Worst Congressional Districts for Black Americans

Decades have passed since the end of the Jim Crow era in the United States. While segregation laws are no longer on the books, the legacy of the century-long period, which followed hundreds of years of institutional slavery, is evident across the country as wide socioeconomic gaps exist along racial lines.

Nationwide, the typical black household earns about $25,000 a year less than the typical white household. African-American workers are also more than twice as likely to be unemployed as white workers. Disparities such as these are not even across the country, however, and in some areas, socioeconomic gaps along racial lines are far greater.

Using data from the U.S. Census Bureau, 24/7 Wall St. created an index to measure socioeconomic disparities between black and white Americans by congressional districts to identify the worst congressional districts for black Americans.

Several of the congressional districts on this list fall within some of the worst cities for black Americans. But unlike cities, towns, or counties, congressional districts are not managed by a central municipality. Because the typical congressional district represents about 700,000 people, districts vary in geographical size depending on population density and can span multiple cities or be encompassed within one city. No matter how large they are, the one thing residents of a given congressional district all share is the representative they send to Washington D.C.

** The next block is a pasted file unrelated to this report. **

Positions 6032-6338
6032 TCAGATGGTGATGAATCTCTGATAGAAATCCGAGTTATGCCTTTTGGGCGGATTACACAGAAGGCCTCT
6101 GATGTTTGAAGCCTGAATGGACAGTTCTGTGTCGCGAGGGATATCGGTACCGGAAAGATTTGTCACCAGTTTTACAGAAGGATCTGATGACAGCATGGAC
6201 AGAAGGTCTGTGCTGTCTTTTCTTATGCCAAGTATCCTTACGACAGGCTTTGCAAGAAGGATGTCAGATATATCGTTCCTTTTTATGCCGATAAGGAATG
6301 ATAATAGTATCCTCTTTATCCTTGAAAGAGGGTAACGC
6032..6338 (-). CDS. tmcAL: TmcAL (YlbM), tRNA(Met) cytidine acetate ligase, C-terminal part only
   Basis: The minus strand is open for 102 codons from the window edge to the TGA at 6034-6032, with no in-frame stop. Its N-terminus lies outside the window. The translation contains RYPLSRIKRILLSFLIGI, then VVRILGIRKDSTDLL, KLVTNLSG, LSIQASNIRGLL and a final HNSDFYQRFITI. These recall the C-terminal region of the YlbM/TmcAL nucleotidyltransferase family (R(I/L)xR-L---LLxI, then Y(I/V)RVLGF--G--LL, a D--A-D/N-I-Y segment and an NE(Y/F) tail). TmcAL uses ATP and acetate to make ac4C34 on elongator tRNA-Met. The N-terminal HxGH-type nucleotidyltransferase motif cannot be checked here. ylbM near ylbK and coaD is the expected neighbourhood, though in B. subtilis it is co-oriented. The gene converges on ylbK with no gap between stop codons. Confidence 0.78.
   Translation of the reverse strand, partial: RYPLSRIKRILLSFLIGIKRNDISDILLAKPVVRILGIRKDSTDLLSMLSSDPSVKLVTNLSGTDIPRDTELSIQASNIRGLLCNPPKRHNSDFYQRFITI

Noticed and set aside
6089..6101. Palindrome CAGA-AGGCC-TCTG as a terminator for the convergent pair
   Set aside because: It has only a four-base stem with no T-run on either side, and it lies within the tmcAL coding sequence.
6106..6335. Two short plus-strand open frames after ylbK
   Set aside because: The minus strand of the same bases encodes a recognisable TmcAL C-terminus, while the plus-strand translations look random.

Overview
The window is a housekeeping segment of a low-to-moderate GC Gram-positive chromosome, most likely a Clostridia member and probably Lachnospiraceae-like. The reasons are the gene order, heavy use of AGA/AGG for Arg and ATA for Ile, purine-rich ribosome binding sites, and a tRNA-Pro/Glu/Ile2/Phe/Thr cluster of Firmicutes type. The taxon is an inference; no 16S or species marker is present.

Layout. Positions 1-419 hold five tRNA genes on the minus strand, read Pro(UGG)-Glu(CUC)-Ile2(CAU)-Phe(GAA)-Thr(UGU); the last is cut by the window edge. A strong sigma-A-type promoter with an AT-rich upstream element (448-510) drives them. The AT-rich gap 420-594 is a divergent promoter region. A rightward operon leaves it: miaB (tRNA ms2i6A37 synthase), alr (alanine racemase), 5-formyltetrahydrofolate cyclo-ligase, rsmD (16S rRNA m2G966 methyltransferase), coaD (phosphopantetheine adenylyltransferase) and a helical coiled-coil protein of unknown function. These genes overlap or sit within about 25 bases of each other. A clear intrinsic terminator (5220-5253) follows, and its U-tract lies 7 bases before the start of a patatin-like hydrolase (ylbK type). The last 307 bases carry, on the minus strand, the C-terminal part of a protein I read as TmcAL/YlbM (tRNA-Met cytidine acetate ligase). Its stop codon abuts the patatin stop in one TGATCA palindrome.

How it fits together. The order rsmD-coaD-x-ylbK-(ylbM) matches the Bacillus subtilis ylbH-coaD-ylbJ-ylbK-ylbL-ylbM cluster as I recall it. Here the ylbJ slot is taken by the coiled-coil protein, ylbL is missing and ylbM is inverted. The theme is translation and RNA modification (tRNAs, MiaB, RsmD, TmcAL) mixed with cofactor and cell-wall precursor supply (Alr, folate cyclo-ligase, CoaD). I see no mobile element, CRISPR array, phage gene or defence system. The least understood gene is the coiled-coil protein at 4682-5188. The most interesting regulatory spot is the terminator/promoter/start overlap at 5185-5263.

24/7 Wall St. discussed conditions within congressional districts with Andre Perry, a fellow in the Metropolitan Policy Program at the Brookings Institution. Perry explained that conditions within a given district are the product of a multitude of historical social and economic factors and therefore often reveal very little as to the efficacy of current political leadership.

However, congressmen and congresswomen are elected to represent the best interests of their constituents at the national level by writing, amending, and voting on legislation that can benefit their district. As such, congressional representatives are in a unique position of power to address issues of social and economic inequality within their district. Civil rights and racial equality are central to the political platform of several representatives on this list.

Read the full story here on 24/7 Wall St.

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